It is widely considered management's poisoned chalice, albeit one that often ends with an extremely generous payoff. The only certainty of being Chelsea manager is that you will not be in the position very long, as Frank Lampard can attest after his sacking a week ago.
And yet, as Jose Mourinho can attest, anyone that sits in the Stamford Bridge dugout is not short of talented players and financial support to mould a squad into his own. There is a reason why more individual managers have won the Premier League title with Chelsea than any other club.
"I don't think it's very difficult to coach at Chelsea because I was champion three times and [Carlo] Ancelotti was champion and Antonio Conte was champion," Mourinho, now Tottenham manager, said before his former side's visit to north London on Thursday night. "It cannot be very, very difficult because we win titles there.
"I believe that Chelsea always has great players and great squads and good coaches are happy to work with these clubs and with players that give you a very good opportunity to be successful and win titles. Of course a coach needs time and stability. It's a very good thing to feel stability. I'm not saying stability makes you sleep, it gives you a different way of seeing and you are not just thinking about today but also tomorrow. You are thinking about the future but that's the way it is.
"It's Mr Abramovich's club and you have to understand that it's up to him to make his decisions. In my case I was there in two different periods and I was champion in two different periods."
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It is not necessarily that surprising that the Spurs boss should view management in such absolutist terms. How can Chelsea be a tough job if it is one that involves so much winning? Serial entrepreneur Marcus Lemonis talks of the three Ps necessary for success in management – people, process and product. Mourinho is among football's most extreme examples of prioritising the latter, while the the man now on the Stamford Bridge sideline seems rather more interested in the process by which results are achieved.
Thomas Tuchel seems to relish discussing the mechanics of the game and has already delivered a notable soundbite in praise of a 0-0 draw at home to Wolverhampton Wanderers, citing how many occasions his side won the ball back high up the pitch. His desire is not to control the result but to give his players' "options" and to trust in their individual judgement. From there, he hopes, success will flow.
"We need a good relationship between me and the players, that we trust each other and can talk always about performances. The results will hopefully follow. They don't follow all the time in football. We have to accept [that]. It's hard to accept for a manager who wants to control everything and for a coach who wants to plan everything.
"But in football you have to accept that you cannot control the result. In the Premier League you cannot control the result, it's impossible. But what we can do, we can take care about our performance. For me it's crucial, there will arrive moments and they always will, where I go into the dressing room after a match and it was a draw or even a defeat and I praise the performance.
"I have to prove it. It's not enough to just say I was happy. For that we try to create performance and for that we have to be clear what is performance, what do I do and what does the manager expect from me, why does he expect that and what do the team expect from me as a player when I play. How should we play together as a group?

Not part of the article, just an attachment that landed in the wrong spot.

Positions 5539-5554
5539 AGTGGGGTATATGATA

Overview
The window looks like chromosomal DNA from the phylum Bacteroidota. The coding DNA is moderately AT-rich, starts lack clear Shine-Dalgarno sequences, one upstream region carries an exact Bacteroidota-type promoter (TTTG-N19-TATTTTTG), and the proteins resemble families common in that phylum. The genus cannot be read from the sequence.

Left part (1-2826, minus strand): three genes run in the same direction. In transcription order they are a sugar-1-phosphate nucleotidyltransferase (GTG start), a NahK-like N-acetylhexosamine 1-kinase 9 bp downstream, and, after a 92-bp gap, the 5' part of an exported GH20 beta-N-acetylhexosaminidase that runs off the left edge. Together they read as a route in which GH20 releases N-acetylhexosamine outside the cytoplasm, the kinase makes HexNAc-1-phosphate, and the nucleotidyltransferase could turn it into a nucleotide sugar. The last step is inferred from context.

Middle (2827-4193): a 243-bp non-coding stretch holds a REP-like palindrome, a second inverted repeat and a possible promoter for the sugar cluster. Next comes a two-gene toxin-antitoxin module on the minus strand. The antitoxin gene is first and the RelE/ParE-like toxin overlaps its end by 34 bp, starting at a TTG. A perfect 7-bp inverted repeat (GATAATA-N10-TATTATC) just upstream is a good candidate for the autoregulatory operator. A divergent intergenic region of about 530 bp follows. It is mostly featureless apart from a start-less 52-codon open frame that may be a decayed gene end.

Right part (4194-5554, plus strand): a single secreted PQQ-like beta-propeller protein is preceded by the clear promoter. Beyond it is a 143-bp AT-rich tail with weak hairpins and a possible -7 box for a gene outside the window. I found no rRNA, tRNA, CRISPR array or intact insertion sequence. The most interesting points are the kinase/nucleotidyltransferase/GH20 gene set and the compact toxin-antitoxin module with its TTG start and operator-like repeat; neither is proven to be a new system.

"It's like an orchestra. We have to follow a certain rhythm. We have to follow a certain discipline. We have to follow a certain speed and style. This has to be clear to everybody. This is what we try to do… to criticize or to judge from the performance.
"There will be matches where we win and we will be absolutely unhappy and we will show the team why we are unhappy and why we were just lucky to win the game. If you ask me if I prefer tomorrow to win lucky or lose undeserved, I go for a lucky win of course."
Certainly an unlucky general tends not to last long at Stamford Bridge. Much the same is true at Tuchel's former club Paris Saint-Germain, where even taking the club to the Champions League final and consecutive French titles was not enough to keep the German in the job up to Christmas.
On Tuchel's appointment last week, Mourinho warned against drawing any conclusions from a spell at all-conquering PSG as to how a manager would fare at Chelsea. The German completely agrees, though after the final months of his tenure at the Parc des Princes were riven with conflict with sporting director Leonardo he was notably reticent to add fuel to the fire when asked to address the difference between Ligue 1 and the Premier League.
"The culture in general and approach to football in general is totally different. Every club has a different approach to build teams and to build an organization that supports the football. I want to point this out very clearly, there's no better or worse, just different. With every point I would point out that is different it would feel like I am complaining. I'm not complaining, it's just very, very different.
"It was a big challenge for me to adapt in a foreign league to a capital club in Paris, to a new language, to the club culture from Dortmund and again to here. This is the challenge for me and what I want to experience.
"Jose is right, it is a big difference. It's not a matter of what is better or worse. It's just a matter of if it's a fit and right now this fits perfectly for me."